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This is somehow a developer question, but as it is more related to operating systems and network connections, I will post it here and not on Stack Overflow.

I'm trying to simulate a situation when a network connection get closed because of a network problem or error, to test a behavior I implemented in one of my application. I could simply disconnect my network cable or shut down the network interface, but I made my application to reconnect immediately after this so doing that will take too long until the network will be up again (because of DHCP negotiating and etc.).

Is there any way, in Unix or OS X, to just disconnect a specific application from internet and then let it reconnect immediately? Maybe to simulate a "connection reset by peer" error or something (I'm not a pro when it comes about networking, so sorry for my newbie language).

Thank you.

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many firewall programs can disable specific applications from using the network... have you tried them? Linux/macs are not my forte, but I know you can do it in Windows, so Im sure it can be done in them. Also, this can be easily done in a virtual machine. – Keltari Jan 21 '13 at 13:14

Various ways to do it, but the simplest one that occurs to me is to use ifconfig (ipconfig on windows) The syntax will vary somewhat, but

ifconfig eth0 down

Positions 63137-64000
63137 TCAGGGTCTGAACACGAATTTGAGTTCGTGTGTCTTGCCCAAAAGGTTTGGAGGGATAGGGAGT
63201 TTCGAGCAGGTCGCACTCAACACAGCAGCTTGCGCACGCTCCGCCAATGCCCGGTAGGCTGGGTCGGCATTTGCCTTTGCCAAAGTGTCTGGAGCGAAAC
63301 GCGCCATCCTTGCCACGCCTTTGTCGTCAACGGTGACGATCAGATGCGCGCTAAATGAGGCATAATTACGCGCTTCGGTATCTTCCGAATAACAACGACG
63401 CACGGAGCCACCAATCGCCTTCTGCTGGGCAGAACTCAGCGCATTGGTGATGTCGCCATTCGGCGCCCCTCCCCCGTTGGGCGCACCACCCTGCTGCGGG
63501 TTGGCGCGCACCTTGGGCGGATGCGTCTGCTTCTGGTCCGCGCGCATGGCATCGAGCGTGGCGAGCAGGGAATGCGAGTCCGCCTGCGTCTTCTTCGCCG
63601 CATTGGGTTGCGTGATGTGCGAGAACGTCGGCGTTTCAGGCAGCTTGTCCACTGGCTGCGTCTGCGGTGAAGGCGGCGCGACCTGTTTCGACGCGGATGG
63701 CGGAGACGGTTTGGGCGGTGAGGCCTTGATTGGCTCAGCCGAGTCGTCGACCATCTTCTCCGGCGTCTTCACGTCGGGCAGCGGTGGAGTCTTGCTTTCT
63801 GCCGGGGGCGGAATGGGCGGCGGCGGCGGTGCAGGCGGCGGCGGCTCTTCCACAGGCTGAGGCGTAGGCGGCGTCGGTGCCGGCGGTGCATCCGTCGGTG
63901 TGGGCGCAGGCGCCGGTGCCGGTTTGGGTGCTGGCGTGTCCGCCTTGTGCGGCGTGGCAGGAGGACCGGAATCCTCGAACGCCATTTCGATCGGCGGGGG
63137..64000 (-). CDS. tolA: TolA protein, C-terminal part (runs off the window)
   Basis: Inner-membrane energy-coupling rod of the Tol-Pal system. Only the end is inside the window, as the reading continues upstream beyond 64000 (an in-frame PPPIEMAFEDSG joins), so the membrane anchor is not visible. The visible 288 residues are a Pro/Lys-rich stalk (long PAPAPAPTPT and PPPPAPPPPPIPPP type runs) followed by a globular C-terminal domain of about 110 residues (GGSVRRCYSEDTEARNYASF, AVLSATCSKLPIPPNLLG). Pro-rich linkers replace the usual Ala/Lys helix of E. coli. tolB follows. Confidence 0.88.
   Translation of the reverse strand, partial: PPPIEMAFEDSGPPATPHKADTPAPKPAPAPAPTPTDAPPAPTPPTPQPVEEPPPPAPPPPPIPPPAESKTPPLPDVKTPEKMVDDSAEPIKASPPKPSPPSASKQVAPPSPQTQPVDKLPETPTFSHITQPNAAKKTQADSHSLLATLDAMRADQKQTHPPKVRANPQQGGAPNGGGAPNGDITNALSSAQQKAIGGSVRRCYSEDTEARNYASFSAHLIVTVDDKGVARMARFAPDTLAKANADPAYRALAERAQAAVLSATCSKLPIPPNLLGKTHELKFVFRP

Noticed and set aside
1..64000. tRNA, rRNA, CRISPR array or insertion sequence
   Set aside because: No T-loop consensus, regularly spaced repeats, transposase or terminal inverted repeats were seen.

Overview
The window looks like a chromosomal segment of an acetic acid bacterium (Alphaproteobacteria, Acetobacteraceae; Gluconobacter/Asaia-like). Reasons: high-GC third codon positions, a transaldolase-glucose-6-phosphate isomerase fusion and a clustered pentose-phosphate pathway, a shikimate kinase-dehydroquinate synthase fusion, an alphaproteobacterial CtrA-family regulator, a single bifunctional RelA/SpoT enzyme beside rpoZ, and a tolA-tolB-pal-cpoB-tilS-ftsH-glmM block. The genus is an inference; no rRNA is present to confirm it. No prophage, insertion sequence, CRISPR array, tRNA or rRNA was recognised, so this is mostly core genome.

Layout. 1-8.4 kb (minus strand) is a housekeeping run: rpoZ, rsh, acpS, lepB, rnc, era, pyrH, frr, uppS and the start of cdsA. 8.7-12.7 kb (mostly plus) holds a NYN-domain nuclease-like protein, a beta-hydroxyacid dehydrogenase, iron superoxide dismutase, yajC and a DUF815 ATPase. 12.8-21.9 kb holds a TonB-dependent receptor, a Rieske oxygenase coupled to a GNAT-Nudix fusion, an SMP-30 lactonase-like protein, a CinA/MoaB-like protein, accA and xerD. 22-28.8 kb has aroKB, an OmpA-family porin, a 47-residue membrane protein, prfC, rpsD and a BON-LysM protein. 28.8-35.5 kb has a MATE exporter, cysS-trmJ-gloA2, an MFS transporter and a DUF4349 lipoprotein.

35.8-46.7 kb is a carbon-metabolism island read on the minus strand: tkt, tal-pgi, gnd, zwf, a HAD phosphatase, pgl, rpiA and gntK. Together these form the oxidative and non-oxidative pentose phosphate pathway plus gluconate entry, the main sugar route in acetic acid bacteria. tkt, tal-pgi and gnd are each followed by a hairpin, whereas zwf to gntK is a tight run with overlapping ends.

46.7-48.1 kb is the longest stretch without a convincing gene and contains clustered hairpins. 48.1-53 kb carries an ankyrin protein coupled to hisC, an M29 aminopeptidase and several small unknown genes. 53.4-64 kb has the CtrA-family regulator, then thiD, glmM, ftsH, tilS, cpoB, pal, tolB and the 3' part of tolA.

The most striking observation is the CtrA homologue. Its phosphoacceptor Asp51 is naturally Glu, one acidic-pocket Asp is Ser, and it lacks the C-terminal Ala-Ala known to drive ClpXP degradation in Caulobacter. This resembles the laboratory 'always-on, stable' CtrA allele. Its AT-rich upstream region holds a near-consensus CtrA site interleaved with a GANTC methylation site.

You could do similar things with route, by deleting the route to the app's server.

Or you could clear the arp cache, (see man arp) then have another host (real or virtual) spoof that machine's MAC.

There is a package call hping (I think in version 3 now) that can simulate various sorts of packets. You may be able to use this to set reset packets from the destination back to the host that is running the application.

So you can put it in a script

ifconfig eth0 down
sleep 5
ifconfig eth0 up

If you have the server on your network to, you can turn the process on the server off. E.g. stop the httpd server if your application is a web app.

The earlier poster about working with a firewall on a machine that your application's packets have to traansit.

Also look up injection attacks, and denial of service attacks.

If the server or an intermediate host runs linux, you and run pf on that host. By loading and unloading a given rule, you can open or close a given port/protocol/ip combination. You can also throttle a connection, allowing only so many packets per second..

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